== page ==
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Personal stories about choosing radiation therapy, chemotherapy, or watchful waiting for stage I seminoma

These stories are based on information gathered from health professionals and consumers. They may be helpful as you make important health decisions.

Stephen, age 20: When I was a senior in high school, my doctor found a lump on my testicle during a physical. After doing some tests, he told me I had testicular cancer. I guess the good news was that we had found it early enough that it might not have spread yet. After surgery, my doctor looked at my test results and said that there was a good chance that orchiectomy by itself might cure me. I decided that I didn't want to go through with radiation or chemotherapy unless I absolutely had to, no matter how many checkups I had to go to. It's been about three years now, and so far the cancer has not come back. I still go in pretty often for exams and blood tests, but to me it's worth it. I think I made the right choice.

Randall, age 29: About six months after our wedding, I discovered a lump on my testicles when I was in the shower. Needless to say, I was very concerned, and I scheduled an appointment with my doctor the next day. Within three weeks, I was having an orchiectomy. After that, my doctor said that my cancer was at an early stage and that I was very lucky to have found it because the lump wasn't very big. He told me that I could either have radiation therapy, chemotherapy, or wait and see if I was cured. I decided to wait and see. That was two years ago. Last week, my doctor found something on my CT scan that didn't look right. As it turns out, my cancer has come back, so now I'm going to have to have radiation therapy anyway. I wish I had just gotten it over with two years ago rather than go through all the checkups and tests, and worrying about it all this time.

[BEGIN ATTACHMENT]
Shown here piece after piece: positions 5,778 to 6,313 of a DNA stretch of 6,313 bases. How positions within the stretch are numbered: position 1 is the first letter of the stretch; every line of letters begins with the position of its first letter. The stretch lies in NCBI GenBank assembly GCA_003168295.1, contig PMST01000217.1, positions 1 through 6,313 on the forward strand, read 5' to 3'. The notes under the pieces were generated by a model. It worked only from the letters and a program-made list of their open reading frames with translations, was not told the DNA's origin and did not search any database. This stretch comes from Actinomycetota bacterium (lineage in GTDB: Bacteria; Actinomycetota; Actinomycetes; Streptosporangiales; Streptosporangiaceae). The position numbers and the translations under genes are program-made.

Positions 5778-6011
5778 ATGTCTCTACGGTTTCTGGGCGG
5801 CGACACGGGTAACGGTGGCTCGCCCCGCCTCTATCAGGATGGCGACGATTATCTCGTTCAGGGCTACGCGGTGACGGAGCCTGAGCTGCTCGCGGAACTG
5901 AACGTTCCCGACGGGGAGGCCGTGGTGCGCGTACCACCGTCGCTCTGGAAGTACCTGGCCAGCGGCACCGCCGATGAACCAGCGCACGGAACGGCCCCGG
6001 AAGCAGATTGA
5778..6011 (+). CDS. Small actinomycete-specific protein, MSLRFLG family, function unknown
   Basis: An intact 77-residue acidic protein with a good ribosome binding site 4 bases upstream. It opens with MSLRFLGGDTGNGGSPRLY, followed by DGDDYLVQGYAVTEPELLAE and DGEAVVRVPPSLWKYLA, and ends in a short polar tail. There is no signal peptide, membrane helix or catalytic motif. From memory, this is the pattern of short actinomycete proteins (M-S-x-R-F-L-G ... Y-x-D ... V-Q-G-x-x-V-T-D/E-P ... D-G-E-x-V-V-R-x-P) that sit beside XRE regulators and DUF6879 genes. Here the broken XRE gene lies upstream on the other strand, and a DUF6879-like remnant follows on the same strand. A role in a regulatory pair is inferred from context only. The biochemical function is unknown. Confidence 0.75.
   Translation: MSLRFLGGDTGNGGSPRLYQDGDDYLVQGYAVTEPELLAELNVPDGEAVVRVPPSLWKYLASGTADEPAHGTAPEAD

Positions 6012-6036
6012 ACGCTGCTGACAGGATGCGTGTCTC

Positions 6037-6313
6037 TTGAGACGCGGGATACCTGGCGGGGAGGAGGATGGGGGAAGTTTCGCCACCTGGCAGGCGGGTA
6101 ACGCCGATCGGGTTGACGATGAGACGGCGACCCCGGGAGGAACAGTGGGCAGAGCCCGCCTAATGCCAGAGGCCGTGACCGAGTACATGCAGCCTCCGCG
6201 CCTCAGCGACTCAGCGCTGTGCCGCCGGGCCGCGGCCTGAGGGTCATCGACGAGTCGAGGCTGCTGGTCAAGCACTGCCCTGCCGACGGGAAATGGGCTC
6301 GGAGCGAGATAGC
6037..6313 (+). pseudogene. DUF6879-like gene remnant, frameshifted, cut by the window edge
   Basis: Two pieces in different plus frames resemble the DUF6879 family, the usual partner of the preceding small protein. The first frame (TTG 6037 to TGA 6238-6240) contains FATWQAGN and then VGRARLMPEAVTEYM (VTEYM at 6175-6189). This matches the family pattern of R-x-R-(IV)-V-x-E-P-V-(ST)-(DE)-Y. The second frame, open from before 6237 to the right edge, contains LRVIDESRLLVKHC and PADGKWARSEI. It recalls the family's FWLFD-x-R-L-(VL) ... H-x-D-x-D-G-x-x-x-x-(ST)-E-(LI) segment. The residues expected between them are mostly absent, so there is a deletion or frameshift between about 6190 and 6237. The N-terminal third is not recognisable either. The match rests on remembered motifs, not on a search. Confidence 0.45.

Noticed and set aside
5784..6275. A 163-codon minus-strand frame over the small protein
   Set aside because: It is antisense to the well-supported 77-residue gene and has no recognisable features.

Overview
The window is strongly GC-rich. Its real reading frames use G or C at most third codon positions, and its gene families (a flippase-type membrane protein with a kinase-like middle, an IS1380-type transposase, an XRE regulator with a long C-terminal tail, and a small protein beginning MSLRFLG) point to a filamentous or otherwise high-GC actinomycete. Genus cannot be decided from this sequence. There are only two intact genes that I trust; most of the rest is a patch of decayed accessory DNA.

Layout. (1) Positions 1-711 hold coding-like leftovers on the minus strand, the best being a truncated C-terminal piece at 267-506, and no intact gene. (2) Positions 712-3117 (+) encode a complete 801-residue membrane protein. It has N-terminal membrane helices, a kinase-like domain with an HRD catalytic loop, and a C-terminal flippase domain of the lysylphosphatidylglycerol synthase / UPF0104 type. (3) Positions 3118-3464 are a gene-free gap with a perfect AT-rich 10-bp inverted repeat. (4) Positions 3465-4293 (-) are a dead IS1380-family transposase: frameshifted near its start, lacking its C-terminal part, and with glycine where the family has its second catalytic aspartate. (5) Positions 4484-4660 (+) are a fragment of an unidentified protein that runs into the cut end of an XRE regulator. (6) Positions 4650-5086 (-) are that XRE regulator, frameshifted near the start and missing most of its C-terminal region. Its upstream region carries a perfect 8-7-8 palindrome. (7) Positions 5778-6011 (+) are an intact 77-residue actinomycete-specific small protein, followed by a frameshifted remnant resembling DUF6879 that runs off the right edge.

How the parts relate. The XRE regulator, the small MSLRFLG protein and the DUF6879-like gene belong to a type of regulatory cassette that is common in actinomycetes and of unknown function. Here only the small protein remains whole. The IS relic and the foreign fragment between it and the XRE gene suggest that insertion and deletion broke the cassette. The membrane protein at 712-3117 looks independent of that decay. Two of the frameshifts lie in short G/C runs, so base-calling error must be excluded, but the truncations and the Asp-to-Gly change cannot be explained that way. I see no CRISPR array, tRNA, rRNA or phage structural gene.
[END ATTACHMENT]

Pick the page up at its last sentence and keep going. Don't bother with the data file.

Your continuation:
Adolfo, age 32: Four years ago, I found a lump on my testicles. After being diagnosed with early-stage seminoma testicular cancer, I decided to do chemo right away rather than radiation therapy or watchful waiting. My doctor told me that chemo doesn't have the same risk of getting another kind of cancer later in life. I know that there is still a small chance of being infertile from the chemotherapy, but to me it's an acceptable risk. My testicular cancer has been cured, and I feel great.

Jeff, age 49: When I was 29, I was diagnosed with stage I seminoma testicular cancer. At the time, I was told that my cancer was found at a very early stage and that I could either choose radiation or surveillance (watchful waiting) after orchiectomy. I decided to go with radiation therapy because I wanted my cancer to be cured as soon as possible. At the age of 46, I was diagnosed with leukemia, which my doctor says could be a result of the radiation therapy I received during treatment for testicular cancer. There's no way to be sure that that's what caused my leukemia, but now I wish I had thought about a surveillance program a little more seriously.

Author Bets Davis, MFA
Editor Susan Van Houten, RN, BSN, MBA
Associate Editor Pat Truman, MATC
Primary Medical Reviewer Anne C. Poinier, MD - Internal Medicine
Specialist Medical Reviewer Christopher G. Wood, MD, FACS - Urology/Oncology
Last Updated January 26, 2009

WebMD Medical Reference from Healthwise

Last Updated: January 26, 2009
This information is not intended to replace the advice of a doctor. Healthwise disclaims any liability for the decisions you make based on this information.

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